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Wednesday, 13 September 1972
Page: 1361

Mr CORBETT (Maranoa) - Tonight I want to refer to an article in the 'Sunday Mail' of 10th September 1972 written by Jack Lunn. It is headed 'Many Small Towns are Ailing'. It refers to an analysis of post-war population trends by Mr Brian Marsden, a Queensland University lecturer in urban geography. I think that the word 'urban' should be noted. Mr Marsden has done a great disservice to country towns and, like so many university lecturers, shows a deplorable lack of knowledge of the conditions which have caused the problems facing country towns. These problems can and will be overcome. The first major difficulty has been an unprecedented run of drought years with only spasmodic relief. On the law of averages, western Queensland must be due for a return to normal seasonal conditions. The second problem has been low world prices for some primary products, particularly wool and mutton. Due largely to Government action, the price of wool has recovered substantially, and lamb and mutton prices now give a reasonable return to the producers

Against this background, all that is needed for a recovery of the towns in wool growing areas hi particular is a return to normal seasonal conditions plus adequate long term finance. This latter requirement will be dealt with as a result of the undertaking given in the Government's recent Budget. What is needed now in country towns and districts is some understanding and appreciation of the value of the production that comes from these areas and which will continue in the future to contribute in a very substantial way to Australia's general prosperity. Australians resent seeing anyone kicked when they are down, and in effect that is what this article does to our country towns. I do not think that honourable members could imagine anything more depressing for residents of country towns than to read in the article the following words;

Cruel as it may seem, I favour abandoning the outback pastoral centres to their fate, at least for the next 20 years.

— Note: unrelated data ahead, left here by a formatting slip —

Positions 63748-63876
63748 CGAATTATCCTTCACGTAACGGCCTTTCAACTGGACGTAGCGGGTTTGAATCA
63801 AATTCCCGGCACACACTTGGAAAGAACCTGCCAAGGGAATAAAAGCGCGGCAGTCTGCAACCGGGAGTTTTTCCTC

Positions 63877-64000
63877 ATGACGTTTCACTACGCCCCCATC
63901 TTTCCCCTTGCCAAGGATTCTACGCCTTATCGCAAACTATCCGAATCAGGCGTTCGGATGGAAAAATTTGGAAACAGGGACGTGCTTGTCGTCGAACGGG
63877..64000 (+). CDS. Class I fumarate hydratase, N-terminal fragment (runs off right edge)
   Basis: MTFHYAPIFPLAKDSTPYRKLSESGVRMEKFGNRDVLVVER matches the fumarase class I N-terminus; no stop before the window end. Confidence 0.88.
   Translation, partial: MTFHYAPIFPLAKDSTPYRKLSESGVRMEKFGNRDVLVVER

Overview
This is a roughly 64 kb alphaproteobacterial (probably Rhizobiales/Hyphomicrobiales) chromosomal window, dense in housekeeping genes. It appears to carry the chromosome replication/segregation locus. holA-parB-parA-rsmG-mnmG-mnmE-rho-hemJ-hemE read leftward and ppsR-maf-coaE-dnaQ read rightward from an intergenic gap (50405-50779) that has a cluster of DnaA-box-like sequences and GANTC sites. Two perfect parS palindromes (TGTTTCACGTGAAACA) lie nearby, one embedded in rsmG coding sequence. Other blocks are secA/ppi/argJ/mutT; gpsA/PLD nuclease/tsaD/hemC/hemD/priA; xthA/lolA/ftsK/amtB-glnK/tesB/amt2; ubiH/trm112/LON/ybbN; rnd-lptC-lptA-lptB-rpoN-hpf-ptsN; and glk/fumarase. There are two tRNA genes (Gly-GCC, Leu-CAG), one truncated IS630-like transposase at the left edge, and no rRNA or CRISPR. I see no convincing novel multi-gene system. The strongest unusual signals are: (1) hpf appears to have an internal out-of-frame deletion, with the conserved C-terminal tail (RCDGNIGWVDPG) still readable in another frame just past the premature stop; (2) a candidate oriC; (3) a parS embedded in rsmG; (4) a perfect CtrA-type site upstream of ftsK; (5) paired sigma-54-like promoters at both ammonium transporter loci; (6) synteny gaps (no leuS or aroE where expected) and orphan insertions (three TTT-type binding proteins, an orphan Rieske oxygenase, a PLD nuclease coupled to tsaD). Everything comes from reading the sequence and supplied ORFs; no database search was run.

I think that that is a very grave disservice to those people who have managed to keep those towns which service the great pastoral industry going. I am not the only one who takes issue on the need to maintain these towns. The statement in the 'SundayMail' of last Sunday comes at a time when these towns need encouragement and assistance more than they needed it at any other time.

We find this sort of discouragement in other areas too. The Leader of the Opposition (Mr Whitlam), when visiting Dirranbandi, a western town in my electorate, in March gave residents of that town and consequently similar towns no reason to expect that a Labor government had any answer to their problems. The people there were bitterly disappointed because he had nothing to offer and because he showed a lamentable lack of understanding of the difficulties confronting them and the wool industry on which such towns are based. At Dirranbandi he said:

There is no short term or no certain approach to the future of wool. There are not enough markets to take all Australian wool. Most advanced countries are now finding synthetics most adaptable to their needs.

That statement was made in March. It indicates how wide of the mark he was and how close to the mark the Government's policy was, with the Australian Wool Commission buying in the wool and stabilising the industry. I believe that that statement is not out of character for the Leader of the Opposition. It is not out of line with his general thinking. He showed the same lack of sympathy and lack of understanding of country people as long ago as August 1965 when, in a newspaper article headed 'Concentrate on Better Cities', he stated:

Too much attention is being paid to the wishes and needs of rural areas, and too little to the needs of the cities.